• Greater borrowing opportunities. When you have several well-managed credit cards with the same issuer, you increase your value as a customer. That can put you in a great position when applying for other products offered by the same institution, such as mortgages and car loans.
  • Extra help when needed. With a long background of handling multiple credit cards responsibly, the issuer may be more open to giving you a break should you ever get into financial trouble and request assistance.

Switch to a new card issuer

Of course, you don’t have to stick with the same issuer you have now. There are plenty of good reasons to sign up for a card from a different bank:

  • The right rewards. You may find the rewards program that you want isn’t available through your current issuer. Every major credit card company has a slate of credit products from which to choose, so look for the rewards available from different issuers.
  • A generous sign-up bonus. One of the best perks of signing up for a credit card is the sign-up bonus — and maybe you’ve spotted an offer from another issue that looks too good to pass up. The best sign-up bonuses can be worth hundreds (or thousands) of dollars with the right redemption option. Just be sure the card itself fits your needs.
  • Store loyalty program. When you make purchases at stores with a general purpose credit card, you won’t get the discounts and deals that are available from a store credit card that is associated with a particular retailer. If you want to lower your shopping costs at a place you frequent often, a new retail card may be in order.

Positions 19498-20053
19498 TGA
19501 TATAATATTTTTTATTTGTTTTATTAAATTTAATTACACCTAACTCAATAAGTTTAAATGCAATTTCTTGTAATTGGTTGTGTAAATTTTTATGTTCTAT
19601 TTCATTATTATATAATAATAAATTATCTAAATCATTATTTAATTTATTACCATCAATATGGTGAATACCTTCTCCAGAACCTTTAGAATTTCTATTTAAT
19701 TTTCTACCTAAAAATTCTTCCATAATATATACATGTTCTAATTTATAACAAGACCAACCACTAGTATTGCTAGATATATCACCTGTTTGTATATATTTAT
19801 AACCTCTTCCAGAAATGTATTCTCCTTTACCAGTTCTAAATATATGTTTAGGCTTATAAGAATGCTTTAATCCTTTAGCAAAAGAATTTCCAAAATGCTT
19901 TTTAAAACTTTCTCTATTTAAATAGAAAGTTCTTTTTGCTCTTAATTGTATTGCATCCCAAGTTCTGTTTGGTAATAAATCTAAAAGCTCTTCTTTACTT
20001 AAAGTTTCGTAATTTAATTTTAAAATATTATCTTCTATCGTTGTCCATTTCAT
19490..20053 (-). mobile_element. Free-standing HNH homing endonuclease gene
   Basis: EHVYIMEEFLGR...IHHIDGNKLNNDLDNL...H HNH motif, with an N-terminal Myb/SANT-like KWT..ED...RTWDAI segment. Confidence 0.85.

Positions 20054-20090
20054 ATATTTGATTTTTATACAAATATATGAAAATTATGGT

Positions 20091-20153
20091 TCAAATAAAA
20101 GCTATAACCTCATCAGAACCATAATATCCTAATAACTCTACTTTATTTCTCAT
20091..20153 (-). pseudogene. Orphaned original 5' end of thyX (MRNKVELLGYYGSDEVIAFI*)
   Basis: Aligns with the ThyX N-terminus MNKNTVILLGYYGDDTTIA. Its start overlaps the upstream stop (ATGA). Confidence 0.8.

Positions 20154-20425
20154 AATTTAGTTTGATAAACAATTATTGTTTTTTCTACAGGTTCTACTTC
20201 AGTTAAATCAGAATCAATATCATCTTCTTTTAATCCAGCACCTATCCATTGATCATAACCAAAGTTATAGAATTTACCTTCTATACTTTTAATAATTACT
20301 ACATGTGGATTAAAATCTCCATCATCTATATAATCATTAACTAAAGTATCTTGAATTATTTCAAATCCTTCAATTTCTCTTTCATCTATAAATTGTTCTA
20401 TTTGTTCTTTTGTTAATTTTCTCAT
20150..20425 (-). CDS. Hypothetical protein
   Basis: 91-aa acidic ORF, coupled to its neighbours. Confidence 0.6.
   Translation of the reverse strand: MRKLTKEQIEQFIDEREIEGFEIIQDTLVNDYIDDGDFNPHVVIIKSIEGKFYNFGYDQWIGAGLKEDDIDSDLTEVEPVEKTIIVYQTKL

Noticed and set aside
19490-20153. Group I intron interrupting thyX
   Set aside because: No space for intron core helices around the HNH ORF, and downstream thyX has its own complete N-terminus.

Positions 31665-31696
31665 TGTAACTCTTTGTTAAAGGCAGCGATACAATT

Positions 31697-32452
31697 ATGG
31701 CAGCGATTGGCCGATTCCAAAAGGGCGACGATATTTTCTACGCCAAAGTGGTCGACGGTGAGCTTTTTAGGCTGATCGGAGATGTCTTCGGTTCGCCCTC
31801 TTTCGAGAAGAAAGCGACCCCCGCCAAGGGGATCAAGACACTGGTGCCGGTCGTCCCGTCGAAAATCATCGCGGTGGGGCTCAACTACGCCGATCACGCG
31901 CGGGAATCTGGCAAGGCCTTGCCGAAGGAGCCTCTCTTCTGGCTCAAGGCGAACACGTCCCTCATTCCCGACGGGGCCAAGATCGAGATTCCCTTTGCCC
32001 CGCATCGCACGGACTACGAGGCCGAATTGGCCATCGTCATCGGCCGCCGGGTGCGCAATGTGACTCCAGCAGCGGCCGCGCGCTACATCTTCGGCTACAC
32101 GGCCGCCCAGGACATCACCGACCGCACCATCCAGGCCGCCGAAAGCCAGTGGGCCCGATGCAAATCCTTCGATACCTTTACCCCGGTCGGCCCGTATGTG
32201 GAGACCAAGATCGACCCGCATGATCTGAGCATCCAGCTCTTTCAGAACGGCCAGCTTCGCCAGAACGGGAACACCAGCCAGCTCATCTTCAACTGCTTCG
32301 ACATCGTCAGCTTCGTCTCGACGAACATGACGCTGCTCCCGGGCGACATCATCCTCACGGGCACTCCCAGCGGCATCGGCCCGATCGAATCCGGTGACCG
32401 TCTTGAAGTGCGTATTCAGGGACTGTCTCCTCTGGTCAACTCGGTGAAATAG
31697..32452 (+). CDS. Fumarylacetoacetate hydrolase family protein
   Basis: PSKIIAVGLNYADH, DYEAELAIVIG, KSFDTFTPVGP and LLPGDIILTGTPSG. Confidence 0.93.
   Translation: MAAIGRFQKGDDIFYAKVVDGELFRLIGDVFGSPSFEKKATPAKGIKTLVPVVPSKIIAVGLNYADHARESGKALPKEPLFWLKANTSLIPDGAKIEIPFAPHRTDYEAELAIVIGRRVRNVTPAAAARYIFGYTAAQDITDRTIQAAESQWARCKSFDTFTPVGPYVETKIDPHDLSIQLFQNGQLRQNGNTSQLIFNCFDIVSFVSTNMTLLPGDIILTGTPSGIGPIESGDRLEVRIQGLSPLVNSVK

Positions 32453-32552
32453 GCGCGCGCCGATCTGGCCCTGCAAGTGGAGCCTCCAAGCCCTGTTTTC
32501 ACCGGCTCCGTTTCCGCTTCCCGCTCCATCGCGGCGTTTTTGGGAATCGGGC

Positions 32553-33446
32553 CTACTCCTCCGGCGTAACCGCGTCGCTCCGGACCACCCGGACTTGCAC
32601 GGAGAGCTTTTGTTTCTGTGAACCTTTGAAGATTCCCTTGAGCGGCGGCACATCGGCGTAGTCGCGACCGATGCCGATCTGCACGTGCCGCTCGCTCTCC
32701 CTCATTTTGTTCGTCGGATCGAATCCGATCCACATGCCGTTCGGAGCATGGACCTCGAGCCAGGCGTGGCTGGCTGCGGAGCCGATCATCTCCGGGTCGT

• Flexible travel benefits. The card you have may be co-branded with a specific airlines or hotel brand, but now you want maximum flexibility when traveling. For example, you may have an American Airlines credit card, which is issued either by Citi or Barclays, but you’d like to fly more with Delta. American Express offers Delta Airlines credit cards, so to take full advantage of this airline’s benefits, you might consider an Amex card.

Protect your credit as you add new cards

No matter where you get additional credit cards, you can preserve your credit scores with the right approach. Apply only for credit cards that are within your score range. Some are designed for people with particularly high scores, so check the requirements before submitting an application. This way you can avoid being rejected, which will add an unnecessary hard inquiry to your file.

Your credit scores may dip a little when you obtain a new credit card because it will shorten the length of your credit history. However, the negative effect will be short-lived if you keep the card and use it responsibly.

A new credit card can also boost your score by providing you with more overall available credit, thus lowering your credit utilization ratio. This credit scoring factor accounts for 30 percent of your FICO score, second only to payment history at 35%.

If managing accounts from different issuers gets complicated, take steps to streamline your account management. Download the issuers’ apps to your phone and other mobile devices so you can check transactions wherever you go and in real time. Set up automatic bill pay so you never miss a payment.

The bottom line

There is no reason to only do business with a single credit card issuer, but if you want to stick with them, ensure that the relationship is always positive. When it is, your options for different cards with that issuer will remain open. And since your responsible card use will be reflected on your credit report, the wide world of credit from other issuers will be available, too.

Written by
Erica Sandberg
Credit And Money Management Expert Contributor
Erica Sandberg is a credit and money management expert who began her career at Consumer Credit Counseling Service (CCCS). There, she helped individuals and families overcome their debt issues and developed budgets, then transitioned into the agency’s primary media spokesperson.
Edited by
Senior Editor